This is the total number of incidents in this 571 page book.
*As personal standards vary, please see the breakdown to determine what matters to you.
Author: Elizabeth Goudge
Key Words: Fiction, Drama, Period Piece, Historical Fiction
When Marianne LePatourel meets William Ozanne in the 1830s on an island in the English Channel, she sets her heart on him. However, her sister Marguerite falls in love with him too. And so begins this sweeping novel that takes the characters on dramatic adventures from childhood through old age, on land and at sea, and from the Channel Islands to China to the New Zealand frontier.
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Mild Obscenities & Substitutions - 82 Incidents
d*mned, d*mn, h*ll, d*mnably
Religious Profanities - 49 Incidents
God, god-d*mned, Lord, Good Gracious, mercy of heaven, God bless my soul, heaven knows, my goodness, Faith, thank God, in the name of God, Mother of God, for goodness sake, for heaven's sake, for God's sake, God knows, good God, God help him,
By gad, begod, begorra are used numerous times throughout the book.
Scatological Terms - 9 Incidents
Derogatory Terms - 14 Incidents
n*gg*rs, *ss, Ch*nk, J*p
Violence - None
Conversation Topics - 5 Incidents
This book has strong character portraits, with the caste often asking deep spiritual and philosophical questions about God, having a relationship with God, religion, love, salvation, merit, worth, martyrdom; as well as showing the caste's querying pursuits for redemption, love and peace by various means.
Mentions alcohol throughout the book. At one time a main character is an alcoholic.
Various men smoke throughout the book and mentions snuff.
Mentions sailor and Maori tattoos often.
There is some discussion about the Maori customs of cannibalism, cutting, suicides if a spouse died, head shrinking, spirits, and there is a scene with a faked seance.
Lust - 6 Incidents
Character description: "She ought now to have been rounding out a little into the contours of womanhood, yet her body remained as thin and brown as it had always been."
"William thought, as he watched her wonderingly from the door. Something possessed her, something divine that men would always worship, the selflessness of woman who givers her body to man to ensure his immortality on the earth, as divine Demeter bares her bosom to the sun and rain that the seed within it may have life. William's heart constricted painfully as he looked at the transfigured girl ... and his throat felt tight and his eyes hot as the flame of desire surged for the first time through his body."
A married woman thinks briefly about a man she once loved.
"Even so had Edmond and Sophie once leaned upon the harbor wall. In her passionate sympathy for her daughter, Sophie could feel the pressure of William's body against her own, and the trembling of her nerves made answer. She was her daughter at this moment. Her hands stole down beside her as though to feel for William's and her desperate happiness seemed wrapping itself about her body like a flame."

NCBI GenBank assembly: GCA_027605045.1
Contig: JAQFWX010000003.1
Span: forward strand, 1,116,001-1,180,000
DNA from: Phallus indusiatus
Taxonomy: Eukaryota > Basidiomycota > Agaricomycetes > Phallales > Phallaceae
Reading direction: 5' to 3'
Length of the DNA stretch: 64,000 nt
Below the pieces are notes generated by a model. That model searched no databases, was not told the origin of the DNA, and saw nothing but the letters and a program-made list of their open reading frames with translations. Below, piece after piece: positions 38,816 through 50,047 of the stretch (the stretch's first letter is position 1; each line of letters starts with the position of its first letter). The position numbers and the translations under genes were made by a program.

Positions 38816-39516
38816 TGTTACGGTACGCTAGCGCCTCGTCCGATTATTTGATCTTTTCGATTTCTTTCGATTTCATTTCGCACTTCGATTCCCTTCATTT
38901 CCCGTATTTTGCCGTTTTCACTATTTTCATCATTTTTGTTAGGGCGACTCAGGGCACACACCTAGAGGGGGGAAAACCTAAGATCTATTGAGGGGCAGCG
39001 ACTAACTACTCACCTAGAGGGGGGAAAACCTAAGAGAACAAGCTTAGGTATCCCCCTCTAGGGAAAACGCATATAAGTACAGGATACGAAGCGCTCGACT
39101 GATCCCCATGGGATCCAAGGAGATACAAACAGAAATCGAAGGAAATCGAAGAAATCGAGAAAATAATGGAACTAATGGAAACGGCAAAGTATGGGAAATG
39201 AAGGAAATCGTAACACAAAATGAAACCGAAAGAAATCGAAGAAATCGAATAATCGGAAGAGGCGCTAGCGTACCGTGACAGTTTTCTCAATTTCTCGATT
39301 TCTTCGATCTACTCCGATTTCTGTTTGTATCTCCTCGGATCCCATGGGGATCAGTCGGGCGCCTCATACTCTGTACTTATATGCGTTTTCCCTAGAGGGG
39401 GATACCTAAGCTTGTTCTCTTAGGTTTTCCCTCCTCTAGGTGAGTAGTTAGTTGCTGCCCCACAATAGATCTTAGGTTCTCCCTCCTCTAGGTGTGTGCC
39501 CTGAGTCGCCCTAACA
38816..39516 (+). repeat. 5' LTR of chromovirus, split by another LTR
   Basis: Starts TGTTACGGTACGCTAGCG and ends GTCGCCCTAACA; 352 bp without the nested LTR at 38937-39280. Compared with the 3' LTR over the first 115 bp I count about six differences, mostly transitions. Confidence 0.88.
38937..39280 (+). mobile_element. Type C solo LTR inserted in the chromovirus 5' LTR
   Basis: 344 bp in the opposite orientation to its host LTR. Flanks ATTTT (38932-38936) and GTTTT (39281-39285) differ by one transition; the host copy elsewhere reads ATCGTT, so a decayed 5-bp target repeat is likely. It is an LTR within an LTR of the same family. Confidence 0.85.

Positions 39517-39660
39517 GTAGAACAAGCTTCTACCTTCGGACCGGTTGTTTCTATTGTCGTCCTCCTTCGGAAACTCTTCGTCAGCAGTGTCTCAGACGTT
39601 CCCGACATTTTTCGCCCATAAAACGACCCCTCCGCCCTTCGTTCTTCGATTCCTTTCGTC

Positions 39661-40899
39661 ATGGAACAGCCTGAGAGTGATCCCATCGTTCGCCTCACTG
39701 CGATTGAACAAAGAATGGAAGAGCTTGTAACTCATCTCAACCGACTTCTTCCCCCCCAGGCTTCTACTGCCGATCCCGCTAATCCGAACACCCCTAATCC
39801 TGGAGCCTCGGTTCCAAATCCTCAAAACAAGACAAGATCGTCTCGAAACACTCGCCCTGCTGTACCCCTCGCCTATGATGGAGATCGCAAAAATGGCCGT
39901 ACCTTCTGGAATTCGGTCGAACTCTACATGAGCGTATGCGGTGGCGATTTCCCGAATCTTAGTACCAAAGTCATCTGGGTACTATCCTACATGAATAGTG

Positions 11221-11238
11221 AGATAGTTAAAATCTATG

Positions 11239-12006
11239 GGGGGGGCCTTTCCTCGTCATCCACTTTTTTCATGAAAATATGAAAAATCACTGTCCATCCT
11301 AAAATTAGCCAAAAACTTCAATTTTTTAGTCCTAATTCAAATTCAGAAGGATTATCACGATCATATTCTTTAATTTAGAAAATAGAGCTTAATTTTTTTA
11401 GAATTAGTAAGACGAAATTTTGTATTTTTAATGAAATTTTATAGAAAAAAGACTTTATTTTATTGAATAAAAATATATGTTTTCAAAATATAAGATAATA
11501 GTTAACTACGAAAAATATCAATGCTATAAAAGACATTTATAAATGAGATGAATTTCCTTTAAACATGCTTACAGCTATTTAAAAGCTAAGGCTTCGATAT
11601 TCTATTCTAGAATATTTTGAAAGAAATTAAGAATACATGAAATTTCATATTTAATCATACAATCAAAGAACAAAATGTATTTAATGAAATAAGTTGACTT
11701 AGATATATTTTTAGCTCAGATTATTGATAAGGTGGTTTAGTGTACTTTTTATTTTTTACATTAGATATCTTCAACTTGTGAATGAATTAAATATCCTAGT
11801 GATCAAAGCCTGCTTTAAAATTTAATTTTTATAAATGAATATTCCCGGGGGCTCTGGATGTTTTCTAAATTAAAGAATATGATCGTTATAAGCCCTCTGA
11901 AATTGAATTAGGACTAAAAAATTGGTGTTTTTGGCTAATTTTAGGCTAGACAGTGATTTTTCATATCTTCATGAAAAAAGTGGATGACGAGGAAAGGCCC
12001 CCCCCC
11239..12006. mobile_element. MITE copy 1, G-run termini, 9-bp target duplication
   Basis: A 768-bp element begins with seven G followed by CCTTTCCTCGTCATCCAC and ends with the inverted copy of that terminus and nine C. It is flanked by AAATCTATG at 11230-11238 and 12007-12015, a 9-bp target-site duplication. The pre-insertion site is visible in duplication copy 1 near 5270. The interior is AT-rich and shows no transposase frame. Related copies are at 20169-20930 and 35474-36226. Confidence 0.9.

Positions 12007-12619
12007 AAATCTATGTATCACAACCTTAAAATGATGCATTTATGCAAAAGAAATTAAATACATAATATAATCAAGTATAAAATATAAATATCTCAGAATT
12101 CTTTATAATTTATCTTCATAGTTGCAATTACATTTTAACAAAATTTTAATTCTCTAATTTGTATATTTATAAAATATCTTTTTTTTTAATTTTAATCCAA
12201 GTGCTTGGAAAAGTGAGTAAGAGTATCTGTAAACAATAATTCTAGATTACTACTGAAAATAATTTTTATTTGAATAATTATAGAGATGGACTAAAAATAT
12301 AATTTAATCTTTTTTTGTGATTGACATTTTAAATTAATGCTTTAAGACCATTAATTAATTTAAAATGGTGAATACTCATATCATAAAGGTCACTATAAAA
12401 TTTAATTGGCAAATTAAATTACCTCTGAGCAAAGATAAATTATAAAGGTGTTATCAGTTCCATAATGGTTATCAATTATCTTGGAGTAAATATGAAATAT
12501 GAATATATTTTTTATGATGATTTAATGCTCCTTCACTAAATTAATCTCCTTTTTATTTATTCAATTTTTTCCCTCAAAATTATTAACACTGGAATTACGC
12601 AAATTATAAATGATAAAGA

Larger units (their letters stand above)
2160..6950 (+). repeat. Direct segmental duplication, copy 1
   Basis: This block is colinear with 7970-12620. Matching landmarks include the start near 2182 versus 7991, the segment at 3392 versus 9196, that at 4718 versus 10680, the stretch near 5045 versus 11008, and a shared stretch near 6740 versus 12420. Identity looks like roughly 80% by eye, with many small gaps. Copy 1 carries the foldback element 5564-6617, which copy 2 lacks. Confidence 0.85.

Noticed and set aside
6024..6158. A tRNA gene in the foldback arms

When a man decides to move away, he tells a married woman that he has loved her for years. He takes her in his arms and kisses her. She does not struggle and they both feel as if they had once been together in some other life. They feel as if they were made for each other. But she says she is her husband's and he agrees (which is why he decided to move away). He departs and they never see each other again, and the woman recollects this scene a couple of times.
"Marianne; her clothes were too smart for a farmer's wife, and she captivated the men with them at the rare local festivities with a thoroughness that was not seemly in a woman of her age."
Making Out/Sex - 6 Incidents
A young boy and girl kiss several times.
A young woman kisses a young man quickly good bye.
A naive young man is tricked by a young woman. She gets him drunk, sleeps with him and robs him. No sensual details are given.
A man tenderly kisses his wife-to-be. They kiss several times throughout the book - not sensually descriptive.
A young lady finds a man's kisses unsatisfying. He kisses her several times and takes her into a conservatory after a dance to propose (it is noted that he had done this before for that "love-making behind the potted plants." She is not sure of him or his character and so is torn within herself.
Between a husband and wife: He caressed her as though he were a young and ardent lover, kissing her forehead and her wet eyelids, her lips and her hair. He had never kissed her like this before."
Miscellaneous - 12 Incidents
The word "breast" and "bosom" are used several times to mean chest or heart.
The word "sex" is used a few times to mean gender.
A mother complains of her daughter's too revealing neckline.
Dancing is mentioned a few times throughout the books and there are several dances the characters attend.
Mentions half naked women working in coal mines.
Mentions sailors, stowaways or mutineers sometimes washing up on shore naked.
A few times it is mentioned that the natives were half naked.
A woman clasps a letter to her breast and then pushes it inside her dress.
A husband tells his wife to undress in order to put on a disguise.
"But a quick glance showed Tai Haruru that her breast had not been cut by the flints. She was not a widow."
"Her bosom was like a large black sofa."
"It was white stain, fitting like a sheath over her breasts and into the curve of her waist, then breaking over the hips into a cascade of frills and flounces.. and the next was very low indeed."